"All forms of communications with MSPs, including telephones and e-mails,should be covered by the bill."

    Ms Fee says special advisers should be included with MSPs and ministers as individuals whose meetings should be included on the lobbying register..

    The remit of the bill should extend to include civil servants and special advisers.

  6. The real aim is to ensure transparency is maintained - Tory MSP

    Scottish Conservative MSP Cameron Buchanan says the debate has raised interesting points.

    Mr Buchanan says paperwork must be kept to a minimum.

    Scottish Conservative MSP Cameron Buchanan

    He says, since there has been no cash scandals with regards to lobbying, to include this in the bill panders to perceptions rather than reality.

    The Conservative MSP says the real aim is to ensure that transparency is maintained. 

  7. Openness and transparency the founding principles of Holyrood - SNP MSP

    SNP MSP Fiona McLeod says the founding principles of the Scottish Parliament were openness and transparency.

    Ms McLeod says there is no complacency just because no malpractice has been found at Holyrood.

    She says she is concerned the Lobbying (Scotland) Bill does not go too far and affect political participation.

    SNP MSP Fiona McLeod

    The SNP MSP warns that the SCVO are concerned about any reduction in political participation.

    Mr Findlay intervenes saying of the thousands of organisations the SCVO represents only 11 were against his original lobbying bill. 

    Ms McLeod reiterates her concerns about losing political engagement and confesses it was her who did no wish to extend the register beyond face to face meeting.

  8. Labour MSP Cara Hilton says the bill needs to be strengthened

    Labour MSP Cara Hilton says the bill needs to be strengthened and she welcomes the minister's declaration of having an open mind.

    Ms Hilton says with increasing public scrutiny and austerity, Scotland should be leading the way to ensure decisions made at Holyrood are as open and transparent as possible.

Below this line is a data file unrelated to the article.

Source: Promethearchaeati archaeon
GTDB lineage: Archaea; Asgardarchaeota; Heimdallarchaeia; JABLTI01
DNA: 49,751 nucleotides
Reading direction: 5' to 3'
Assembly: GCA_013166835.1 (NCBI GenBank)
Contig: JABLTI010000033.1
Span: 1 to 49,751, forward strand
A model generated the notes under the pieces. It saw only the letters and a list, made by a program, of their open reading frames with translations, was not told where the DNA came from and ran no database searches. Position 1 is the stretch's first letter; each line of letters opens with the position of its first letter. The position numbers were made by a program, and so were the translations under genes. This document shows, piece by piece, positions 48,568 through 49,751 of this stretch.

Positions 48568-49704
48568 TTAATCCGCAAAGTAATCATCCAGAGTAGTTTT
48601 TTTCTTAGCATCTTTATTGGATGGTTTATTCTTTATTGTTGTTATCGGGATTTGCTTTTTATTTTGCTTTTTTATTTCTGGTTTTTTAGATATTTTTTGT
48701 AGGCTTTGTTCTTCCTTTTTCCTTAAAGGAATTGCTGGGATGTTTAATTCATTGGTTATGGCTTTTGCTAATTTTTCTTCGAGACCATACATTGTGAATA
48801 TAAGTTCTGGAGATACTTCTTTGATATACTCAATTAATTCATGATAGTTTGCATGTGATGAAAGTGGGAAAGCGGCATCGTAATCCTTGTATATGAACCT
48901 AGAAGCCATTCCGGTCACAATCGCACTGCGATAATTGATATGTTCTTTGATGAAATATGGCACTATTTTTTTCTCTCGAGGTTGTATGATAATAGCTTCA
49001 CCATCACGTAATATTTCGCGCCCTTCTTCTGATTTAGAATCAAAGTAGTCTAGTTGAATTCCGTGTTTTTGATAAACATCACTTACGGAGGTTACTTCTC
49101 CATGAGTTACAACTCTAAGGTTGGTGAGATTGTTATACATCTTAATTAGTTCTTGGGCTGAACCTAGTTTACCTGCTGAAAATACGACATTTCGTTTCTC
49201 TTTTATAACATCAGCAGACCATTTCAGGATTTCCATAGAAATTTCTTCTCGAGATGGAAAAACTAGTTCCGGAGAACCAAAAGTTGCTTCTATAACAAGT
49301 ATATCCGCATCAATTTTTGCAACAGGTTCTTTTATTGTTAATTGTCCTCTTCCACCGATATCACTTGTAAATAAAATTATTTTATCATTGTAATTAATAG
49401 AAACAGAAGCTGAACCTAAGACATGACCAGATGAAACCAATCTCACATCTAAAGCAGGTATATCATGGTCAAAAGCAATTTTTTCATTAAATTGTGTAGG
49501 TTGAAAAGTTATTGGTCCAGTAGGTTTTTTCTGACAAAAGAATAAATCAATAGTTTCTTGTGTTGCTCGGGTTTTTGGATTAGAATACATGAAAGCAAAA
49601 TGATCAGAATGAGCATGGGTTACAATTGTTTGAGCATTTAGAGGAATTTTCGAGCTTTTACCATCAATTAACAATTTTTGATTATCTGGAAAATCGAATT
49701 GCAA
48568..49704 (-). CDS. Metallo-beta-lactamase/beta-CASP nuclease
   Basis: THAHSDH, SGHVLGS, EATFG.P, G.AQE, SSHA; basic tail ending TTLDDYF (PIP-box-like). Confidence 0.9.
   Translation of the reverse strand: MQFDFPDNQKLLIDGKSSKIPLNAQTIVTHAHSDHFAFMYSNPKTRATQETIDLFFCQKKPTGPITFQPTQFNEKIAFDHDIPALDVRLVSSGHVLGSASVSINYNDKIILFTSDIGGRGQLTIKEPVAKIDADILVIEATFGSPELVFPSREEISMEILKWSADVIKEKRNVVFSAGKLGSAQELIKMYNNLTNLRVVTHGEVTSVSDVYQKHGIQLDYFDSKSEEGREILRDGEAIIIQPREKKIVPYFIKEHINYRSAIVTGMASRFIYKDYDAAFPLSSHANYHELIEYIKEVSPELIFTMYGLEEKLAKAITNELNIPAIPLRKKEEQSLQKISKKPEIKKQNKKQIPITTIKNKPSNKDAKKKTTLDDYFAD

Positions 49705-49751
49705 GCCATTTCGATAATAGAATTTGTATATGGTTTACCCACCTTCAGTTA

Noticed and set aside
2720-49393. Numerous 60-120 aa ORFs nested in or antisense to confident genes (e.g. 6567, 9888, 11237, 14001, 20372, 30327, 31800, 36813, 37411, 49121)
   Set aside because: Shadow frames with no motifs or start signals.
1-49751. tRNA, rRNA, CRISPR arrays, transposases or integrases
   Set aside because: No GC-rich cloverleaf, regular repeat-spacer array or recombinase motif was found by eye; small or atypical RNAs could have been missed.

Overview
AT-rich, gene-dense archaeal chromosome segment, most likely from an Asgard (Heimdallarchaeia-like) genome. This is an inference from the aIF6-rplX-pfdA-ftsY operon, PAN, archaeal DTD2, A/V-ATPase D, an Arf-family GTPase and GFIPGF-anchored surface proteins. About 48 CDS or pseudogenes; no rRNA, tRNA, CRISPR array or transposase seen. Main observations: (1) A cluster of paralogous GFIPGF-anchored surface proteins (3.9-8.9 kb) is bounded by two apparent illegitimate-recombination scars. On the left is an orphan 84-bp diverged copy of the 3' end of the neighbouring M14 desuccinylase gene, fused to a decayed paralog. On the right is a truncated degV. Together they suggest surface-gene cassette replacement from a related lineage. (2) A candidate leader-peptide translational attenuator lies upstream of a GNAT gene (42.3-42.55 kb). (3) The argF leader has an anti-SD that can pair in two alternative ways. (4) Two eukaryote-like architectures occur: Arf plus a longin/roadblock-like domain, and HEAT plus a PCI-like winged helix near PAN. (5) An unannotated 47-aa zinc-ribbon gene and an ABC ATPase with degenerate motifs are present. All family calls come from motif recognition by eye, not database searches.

Labour MSP Cara Hilton
    Image caption: Labour MSP Cara Hilton

    It is disappointing the bill falls short of the change that is needed says the Dunfermline MSP.

    Ms Hilton says she agrees with her colleague Mr Findlay that amendments will have to be brought at Stage 2 to strengthen the bill. 

  9. 'Must be very careful not to lose the strengths of Holyrood'

    SNP MSP George Adam says we need to be very careful we do not loose the many strengths Holyrood has in legislating for lobbying.

    Mr Adam says he knows he gets a hard time for taking such pride in Paisley and this bill may make it difficult for small businesses to contact him.

    SNP MSP George Adam
    Image caption: SNP MSP George Adam

    He says great pride is taken in the parliament's openness and that is worth preserving.

    Mr Findlay intervenes saying this is a good argument to have thresholds that would mean the register does not need to include the people Mr Adam is talking about.

    The SNP MSP says he is making the argument that he must be able to represent the people of Paisley and still have the flexibility to do that.

  10. The key provisions on lobbying must be set out in the bill

    Scottish Conservative MSP Cameron Buchanan says all the provisions of the bill must be clear to all and the indirect consequences understood.